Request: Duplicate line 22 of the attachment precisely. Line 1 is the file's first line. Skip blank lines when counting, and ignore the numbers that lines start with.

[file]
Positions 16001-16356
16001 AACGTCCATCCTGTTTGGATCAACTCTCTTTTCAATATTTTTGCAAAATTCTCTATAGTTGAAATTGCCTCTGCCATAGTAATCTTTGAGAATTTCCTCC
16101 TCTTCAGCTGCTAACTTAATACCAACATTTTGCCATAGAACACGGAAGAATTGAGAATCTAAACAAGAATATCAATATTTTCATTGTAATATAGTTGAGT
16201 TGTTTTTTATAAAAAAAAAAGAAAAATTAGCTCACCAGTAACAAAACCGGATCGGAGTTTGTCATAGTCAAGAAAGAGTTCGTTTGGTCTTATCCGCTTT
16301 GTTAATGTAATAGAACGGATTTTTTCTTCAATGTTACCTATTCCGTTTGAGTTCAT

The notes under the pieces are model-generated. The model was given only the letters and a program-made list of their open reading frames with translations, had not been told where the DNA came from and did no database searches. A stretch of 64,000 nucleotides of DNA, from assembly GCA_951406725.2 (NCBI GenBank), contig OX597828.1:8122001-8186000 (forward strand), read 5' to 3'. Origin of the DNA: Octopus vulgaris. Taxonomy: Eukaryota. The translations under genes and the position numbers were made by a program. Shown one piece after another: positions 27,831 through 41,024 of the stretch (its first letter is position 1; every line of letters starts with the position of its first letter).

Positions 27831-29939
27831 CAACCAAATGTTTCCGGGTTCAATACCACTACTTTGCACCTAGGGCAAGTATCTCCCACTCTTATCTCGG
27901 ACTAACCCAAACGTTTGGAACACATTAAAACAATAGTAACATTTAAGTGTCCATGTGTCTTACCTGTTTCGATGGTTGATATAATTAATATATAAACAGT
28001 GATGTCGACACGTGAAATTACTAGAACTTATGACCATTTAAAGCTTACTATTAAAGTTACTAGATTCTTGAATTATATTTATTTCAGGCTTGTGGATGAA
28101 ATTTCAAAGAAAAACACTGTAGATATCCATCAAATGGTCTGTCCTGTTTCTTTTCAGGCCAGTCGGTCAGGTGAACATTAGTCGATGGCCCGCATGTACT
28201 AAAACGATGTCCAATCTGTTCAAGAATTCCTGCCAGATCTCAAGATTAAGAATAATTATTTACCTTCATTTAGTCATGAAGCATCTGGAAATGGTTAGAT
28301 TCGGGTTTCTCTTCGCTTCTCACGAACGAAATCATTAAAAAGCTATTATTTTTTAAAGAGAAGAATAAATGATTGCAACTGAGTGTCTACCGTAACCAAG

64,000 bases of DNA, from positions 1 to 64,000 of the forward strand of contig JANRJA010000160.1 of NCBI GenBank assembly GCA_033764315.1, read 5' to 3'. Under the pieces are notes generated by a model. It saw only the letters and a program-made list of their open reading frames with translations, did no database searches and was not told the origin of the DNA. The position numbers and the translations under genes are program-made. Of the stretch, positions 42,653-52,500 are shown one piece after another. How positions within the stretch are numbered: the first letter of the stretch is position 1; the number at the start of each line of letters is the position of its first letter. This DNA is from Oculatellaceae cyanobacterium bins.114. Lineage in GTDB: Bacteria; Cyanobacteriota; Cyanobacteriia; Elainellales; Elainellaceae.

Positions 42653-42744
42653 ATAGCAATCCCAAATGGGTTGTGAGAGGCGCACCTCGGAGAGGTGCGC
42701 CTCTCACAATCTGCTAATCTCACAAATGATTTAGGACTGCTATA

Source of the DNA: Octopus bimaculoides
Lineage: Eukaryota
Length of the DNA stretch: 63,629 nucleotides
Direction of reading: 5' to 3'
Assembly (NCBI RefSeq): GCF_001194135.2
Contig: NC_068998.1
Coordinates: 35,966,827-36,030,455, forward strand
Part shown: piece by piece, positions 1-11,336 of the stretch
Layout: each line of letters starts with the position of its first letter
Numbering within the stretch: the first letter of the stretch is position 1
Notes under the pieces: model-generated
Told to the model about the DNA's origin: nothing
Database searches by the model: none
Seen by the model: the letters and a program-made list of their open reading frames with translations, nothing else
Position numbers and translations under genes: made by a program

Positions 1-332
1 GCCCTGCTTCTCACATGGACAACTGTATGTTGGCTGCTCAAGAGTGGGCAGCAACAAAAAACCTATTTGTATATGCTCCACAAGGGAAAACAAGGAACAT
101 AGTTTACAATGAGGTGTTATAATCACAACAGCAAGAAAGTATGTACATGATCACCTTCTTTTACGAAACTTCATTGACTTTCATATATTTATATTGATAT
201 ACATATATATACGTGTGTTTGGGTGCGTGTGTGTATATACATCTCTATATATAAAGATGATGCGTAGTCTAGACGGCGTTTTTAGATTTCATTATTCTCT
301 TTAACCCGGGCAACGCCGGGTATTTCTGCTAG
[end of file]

Assembly (NCBI RefSeq): GCF_001194135.2